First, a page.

Lien stripping is a powerful tool. It allows you to remove junior liens on your home (the second or third mortgage, HELOCs and home equity loans) if they are not secured by the value of the value of the home. You can use lien stripping in Chapter 13 bankruptcy in Alabama, as you can in other states. However, unlike most states, some bankruptcy courts in Alabama also allow you to use lien stripping in Chapter 7 based on a few recent cases from the Eleventh Circuit Court of Appeals. A knowledgeable Montgomery bankruptcy attorney can evaluate whether lien stripping can help dig you out of debt.
For many homeowners, their hefty mortgage payments are a major reason they find themselves in debt. Fluctuating values of the property over the years can leave a homeowner with a home worth significantly less than what it cost to buy it. Lien stripping is intended to address the hardships of those whose homes are not worth the full amount of the mortgages securing them.
Courts in Alabama look at the objective value of a home in determining its worth. You will need to use your property tax bill or get an independent appraisal to prove your home’s value and assess whether lien stripping can be used. You want the appraiser to state the lowest value possible, but the bankruptcy administrator and creditors are hoping for a higher valuation of the home. Typically, a first lien is at least partially secured by a house and therefore, it cannot be stripped.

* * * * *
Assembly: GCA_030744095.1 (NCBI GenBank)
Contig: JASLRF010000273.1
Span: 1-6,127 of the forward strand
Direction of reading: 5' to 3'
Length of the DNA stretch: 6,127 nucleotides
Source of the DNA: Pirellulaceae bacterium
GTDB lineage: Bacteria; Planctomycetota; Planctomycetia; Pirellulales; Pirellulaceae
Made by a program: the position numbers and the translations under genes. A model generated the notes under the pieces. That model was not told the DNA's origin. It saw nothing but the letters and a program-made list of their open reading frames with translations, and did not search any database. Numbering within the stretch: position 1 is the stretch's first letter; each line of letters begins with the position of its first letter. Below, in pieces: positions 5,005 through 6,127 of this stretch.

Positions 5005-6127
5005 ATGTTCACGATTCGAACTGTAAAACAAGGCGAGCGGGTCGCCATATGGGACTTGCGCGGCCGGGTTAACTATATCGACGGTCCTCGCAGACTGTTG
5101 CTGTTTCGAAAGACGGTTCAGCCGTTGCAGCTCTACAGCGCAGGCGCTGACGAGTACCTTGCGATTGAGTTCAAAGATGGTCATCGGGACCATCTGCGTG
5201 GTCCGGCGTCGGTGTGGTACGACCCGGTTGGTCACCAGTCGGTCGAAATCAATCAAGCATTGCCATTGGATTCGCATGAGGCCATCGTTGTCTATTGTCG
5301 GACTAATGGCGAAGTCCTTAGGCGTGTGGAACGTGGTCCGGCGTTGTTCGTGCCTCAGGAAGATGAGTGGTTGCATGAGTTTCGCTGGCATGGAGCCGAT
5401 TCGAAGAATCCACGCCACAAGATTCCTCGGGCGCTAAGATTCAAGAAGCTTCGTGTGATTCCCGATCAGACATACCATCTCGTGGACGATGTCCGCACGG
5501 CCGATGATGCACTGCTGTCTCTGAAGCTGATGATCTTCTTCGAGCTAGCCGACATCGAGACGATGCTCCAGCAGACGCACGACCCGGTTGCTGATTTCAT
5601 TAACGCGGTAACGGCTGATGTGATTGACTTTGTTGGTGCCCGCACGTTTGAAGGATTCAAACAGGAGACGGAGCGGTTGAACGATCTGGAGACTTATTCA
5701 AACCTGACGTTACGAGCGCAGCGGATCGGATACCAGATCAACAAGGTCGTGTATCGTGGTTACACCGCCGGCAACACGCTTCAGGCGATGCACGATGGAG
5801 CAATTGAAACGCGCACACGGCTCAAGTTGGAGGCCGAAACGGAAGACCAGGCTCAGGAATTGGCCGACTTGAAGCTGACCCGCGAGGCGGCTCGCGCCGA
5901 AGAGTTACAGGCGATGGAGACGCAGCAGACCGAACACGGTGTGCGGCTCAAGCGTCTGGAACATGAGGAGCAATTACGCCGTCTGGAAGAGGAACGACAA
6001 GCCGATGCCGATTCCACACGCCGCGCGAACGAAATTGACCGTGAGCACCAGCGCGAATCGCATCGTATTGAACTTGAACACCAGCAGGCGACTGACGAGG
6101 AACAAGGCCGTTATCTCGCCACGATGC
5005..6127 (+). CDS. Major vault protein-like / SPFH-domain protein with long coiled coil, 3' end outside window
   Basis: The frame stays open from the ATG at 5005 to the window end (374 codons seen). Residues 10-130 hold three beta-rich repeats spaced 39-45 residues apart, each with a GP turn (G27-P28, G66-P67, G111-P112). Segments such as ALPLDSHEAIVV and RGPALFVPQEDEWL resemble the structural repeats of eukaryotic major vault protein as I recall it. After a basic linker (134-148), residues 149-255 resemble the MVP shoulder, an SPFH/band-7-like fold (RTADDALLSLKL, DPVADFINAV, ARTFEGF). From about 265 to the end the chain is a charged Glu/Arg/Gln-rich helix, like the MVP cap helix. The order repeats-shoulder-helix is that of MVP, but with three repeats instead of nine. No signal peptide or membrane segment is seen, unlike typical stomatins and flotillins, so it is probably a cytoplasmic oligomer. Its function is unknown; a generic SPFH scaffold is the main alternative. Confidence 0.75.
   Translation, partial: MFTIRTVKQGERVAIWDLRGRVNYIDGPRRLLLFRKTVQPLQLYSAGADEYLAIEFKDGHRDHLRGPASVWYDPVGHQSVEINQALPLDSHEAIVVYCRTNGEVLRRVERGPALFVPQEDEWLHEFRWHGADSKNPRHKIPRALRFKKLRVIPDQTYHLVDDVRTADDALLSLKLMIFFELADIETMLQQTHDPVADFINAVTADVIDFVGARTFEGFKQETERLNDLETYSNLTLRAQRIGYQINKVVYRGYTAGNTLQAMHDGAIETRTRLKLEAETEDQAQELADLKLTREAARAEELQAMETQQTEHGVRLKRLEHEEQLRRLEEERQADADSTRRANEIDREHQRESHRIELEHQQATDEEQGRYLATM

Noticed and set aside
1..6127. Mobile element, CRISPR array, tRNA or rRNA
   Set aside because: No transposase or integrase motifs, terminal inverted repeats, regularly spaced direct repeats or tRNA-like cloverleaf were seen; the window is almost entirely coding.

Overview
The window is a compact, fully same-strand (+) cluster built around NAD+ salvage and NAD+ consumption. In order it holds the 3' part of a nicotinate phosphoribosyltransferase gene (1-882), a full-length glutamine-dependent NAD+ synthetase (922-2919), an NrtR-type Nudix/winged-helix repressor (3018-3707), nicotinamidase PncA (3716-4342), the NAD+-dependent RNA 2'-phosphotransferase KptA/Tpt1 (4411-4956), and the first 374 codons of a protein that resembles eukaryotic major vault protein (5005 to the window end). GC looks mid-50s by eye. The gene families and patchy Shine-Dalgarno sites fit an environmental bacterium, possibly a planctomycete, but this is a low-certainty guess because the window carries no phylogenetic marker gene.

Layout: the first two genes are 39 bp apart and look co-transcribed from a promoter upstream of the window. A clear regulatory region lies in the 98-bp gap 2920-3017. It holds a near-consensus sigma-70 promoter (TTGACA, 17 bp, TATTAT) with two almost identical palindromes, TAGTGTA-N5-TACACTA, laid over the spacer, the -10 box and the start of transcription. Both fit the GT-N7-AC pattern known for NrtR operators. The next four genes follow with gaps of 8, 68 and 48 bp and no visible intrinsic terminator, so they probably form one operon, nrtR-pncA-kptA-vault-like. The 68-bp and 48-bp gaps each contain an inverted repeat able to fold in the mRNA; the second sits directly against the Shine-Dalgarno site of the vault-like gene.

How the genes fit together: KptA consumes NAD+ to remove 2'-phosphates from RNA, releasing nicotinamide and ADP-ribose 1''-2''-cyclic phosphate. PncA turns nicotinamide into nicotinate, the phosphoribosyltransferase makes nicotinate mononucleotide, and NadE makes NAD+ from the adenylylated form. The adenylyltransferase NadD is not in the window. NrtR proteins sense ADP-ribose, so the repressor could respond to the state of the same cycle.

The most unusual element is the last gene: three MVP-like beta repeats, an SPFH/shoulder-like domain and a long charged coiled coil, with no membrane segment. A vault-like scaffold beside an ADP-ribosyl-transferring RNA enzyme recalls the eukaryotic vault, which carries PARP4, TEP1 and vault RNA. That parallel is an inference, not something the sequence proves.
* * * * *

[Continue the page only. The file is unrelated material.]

A junior lien is not completely secured if the equity in the home doesn’t cover a portion of the amount of the lien. If your home is worth $350,000, your first mortgage is $400,000 and your second mortgage is $25,000, the first mortgage secures the entire property and the second mortgage is wholly unsecured. When it is not secured, a junior lien is treated as equivalent to credit cards or medical bills—debts that are typically wiped out if you make all the payments in your approved debt repayment plan. The second mortgage in the example above can be stripped so that you do not owe anything on that mortgage by the end of the bankruptcy process.
In a different example, if your home is worth $350,000, your first mortgage is worth $250,000 and your second mortgage is $100,000, both mortgages are fully secured by the value of the property. Therefore you cannot strip the second mortgage during bankruptcy. If any part of a junior mortgage is secured, lien stripping is not available for that mortgage.
Once the lien is converted to unsecured debt in a Chapter 13 proceeding, it has less priority than other debts that need to be paid back and reduces the overall amount that you will need to pay back. If your local bankruptcy court treats the recent Eleventh Circuit cases as binding rather than simply persuasive authority, lien stripping allows you to remove the junior liens that are not secured, leaving you with no obligation to pay those mortgages back after you receive a discharge.
Dealing with debt is hard. But there are a lot of tools that bankruptcy offers to help you get out of crippling debt. An experienced Alabama bankruptcy attorney can look at your particular situation, advise you if bankruptcy is a good solution for you, and may be able to give you other long-term solutions as well. Grainger Legal Services represents clients from our offices located in Montgomery, Prattville, and Troy, Alabama. Call us at (334) 260-0500 or contact us online to schedule a consultation.